Christopher J. David had largely ignored the protests in downtown Portland, Oregon, but when he saw videos of unidentified federal agents grabbing protesters off the street and throwing them into rented minivans, he felt compelled to act.
David, a Navy veteran, said that federal agents’ use of violent tactics against protesters, without the support of the mayor, the governor or local law enforcement, was a violation of the oaths that agents take to support, uphold and defend the Constitution.
And so, on Saturday, he took a bus downtown to ask the officers how they squared their actions with that oath.
Instead of getting an answer, David was beaten with a baton by one federal officer as another doused him with pepper spray, according to video footage of the encounter. After he walked away from the confrontation, David was taken to a nearby hospital, where a specialist said his right hand was broken and would require surgery to install pins, screws and plates. He declined pain medication.
“I wasn’t even paying attention to the protests at all until the feds came in,” David said in an interview Sunday night. “That’s when I became aware.”
Protesters have been in the streets of Portland for more than 50 consecutive days, in response to the killing of George Floyd by the police in Minneapolis. The arrival of federal officers in the city has reenergized the demonstrations, which continued Sunday night, with tear gas once again deployed by U.S. agents.
Kenneth Cuccinelli, the acting deputy secretary for the Department of Homeland Security, said on CNN that he was “familiar with the video” involving David and that “maintaining an appropriate response is an ongoing obligation.”
David, a graduate of the U.S. Naval Academy and a former varsity wrestler who has lived in Portland since 2006, said he had attended only one protest before — a march for women’s rights in Washington, D.C., in 1989. As a 53-year-old man with health concerns, he said that the risk of the coronavirus was reason enough to stay away from downtown Portland.
“It just didn’t seem worth it to me at that point, but it reached that threshold when I saw Pinochet-type behavior from our own government,” he said, referring to the Chilean dictator.
With his mind made up, David grabbed a backpack with some essential items — migraine medicine, nicotine gum, his wallet and ID cards — and took a bus downtown, arriving near the Mark O. Hatfield U.S. Courthouse about 8:15 p.m.
The courthouse has become a focus of protesters, as well as the federal homeland security agents who have been dispatched to protect it. But the response by those agents in Portland has prompted a backlash over whether the officers are exceeding their arrest authority and violating the rights of protesters by detaining demonstrators in the area around the federal courthouse.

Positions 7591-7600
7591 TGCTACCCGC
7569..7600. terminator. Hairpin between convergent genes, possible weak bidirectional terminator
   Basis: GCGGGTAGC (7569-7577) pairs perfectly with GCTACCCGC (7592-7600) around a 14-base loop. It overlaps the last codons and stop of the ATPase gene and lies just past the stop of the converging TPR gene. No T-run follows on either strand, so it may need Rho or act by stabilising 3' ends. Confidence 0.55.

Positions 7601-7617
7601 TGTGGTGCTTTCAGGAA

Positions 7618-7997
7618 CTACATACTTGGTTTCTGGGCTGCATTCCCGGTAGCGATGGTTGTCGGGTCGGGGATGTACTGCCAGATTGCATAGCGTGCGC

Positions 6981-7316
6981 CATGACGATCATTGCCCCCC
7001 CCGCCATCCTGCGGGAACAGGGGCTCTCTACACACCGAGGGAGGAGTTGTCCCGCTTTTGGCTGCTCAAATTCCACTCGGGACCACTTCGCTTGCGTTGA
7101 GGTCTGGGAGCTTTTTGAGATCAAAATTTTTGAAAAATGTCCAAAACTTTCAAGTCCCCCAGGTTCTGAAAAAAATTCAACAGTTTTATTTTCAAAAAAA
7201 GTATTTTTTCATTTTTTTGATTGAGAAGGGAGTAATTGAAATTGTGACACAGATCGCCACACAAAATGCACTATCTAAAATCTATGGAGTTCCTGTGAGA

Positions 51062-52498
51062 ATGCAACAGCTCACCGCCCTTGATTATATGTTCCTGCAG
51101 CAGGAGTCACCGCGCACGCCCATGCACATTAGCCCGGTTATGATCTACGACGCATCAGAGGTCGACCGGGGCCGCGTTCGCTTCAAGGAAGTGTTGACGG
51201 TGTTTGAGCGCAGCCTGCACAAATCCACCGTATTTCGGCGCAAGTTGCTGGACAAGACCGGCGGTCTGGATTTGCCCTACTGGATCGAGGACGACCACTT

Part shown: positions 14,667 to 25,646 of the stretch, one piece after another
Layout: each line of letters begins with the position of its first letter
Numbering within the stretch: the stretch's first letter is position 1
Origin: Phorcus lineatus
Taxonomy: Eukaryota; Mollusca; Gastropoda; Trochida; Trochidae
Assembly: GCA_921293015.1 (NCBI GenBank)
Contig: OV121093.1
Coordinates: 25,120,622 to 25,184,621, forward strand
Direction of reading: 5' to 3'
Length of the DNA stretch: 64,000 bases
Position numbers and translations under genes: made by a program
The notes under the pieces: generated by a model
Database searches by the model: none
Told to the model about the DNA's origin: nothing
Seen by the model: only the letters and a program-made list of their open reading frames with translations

On David’s backpack were patches commemorating his time as an officer in the Navy’s Civil Engineering Corps, serving with the construction battalions — the famed Seabees.
He also wore a heather gray sweatshirt with the word “Navy” emblazoned in blue across the top and a ball cap for the Academy’s wrestling team. He wanted the officers to know by sight that he was a veteran, and someone they could talk to.
“I identified the hell out of myself for a reason: I want to give them pause so we could talk,” he said. “So I wanted to go down there to tell them that I believed they were not following their oath to the Constitution. That was my goal.”
By 10:45 p.m., David was just about to leave to return home, he said, when some protesters began removing fencing around the courthouse and federal officers emerged. He made his way to a clutch of federal agents.
A video shot by Zane Sparling, a reporter with The Portland Tribune, captured what happened next. Officers in camouflage and gas masks beat David with batons and blasted pepper spray at his face. The shaky cellphone video shows him briefly shoving away the hand of the officer with the spray-can before turning around, walking away and defiantly throwing up the middle fingers of both hands. He turned and faced the officers again, raising his middle fingers even higher — though a strike from a baton had just shattered his dominant right hand.
Internet users quickly called him “Captain Portland” for barely flinching at the blows. Noting how at 6-foot-2 he towered over the officers, some people compared him to the “Game of Thrones” character known as The Mountain. On Twitter, he went from having a handful of followers before the incident to more than 60,000 on Monday.
“My life has turned pretty dramatically weird,” he said.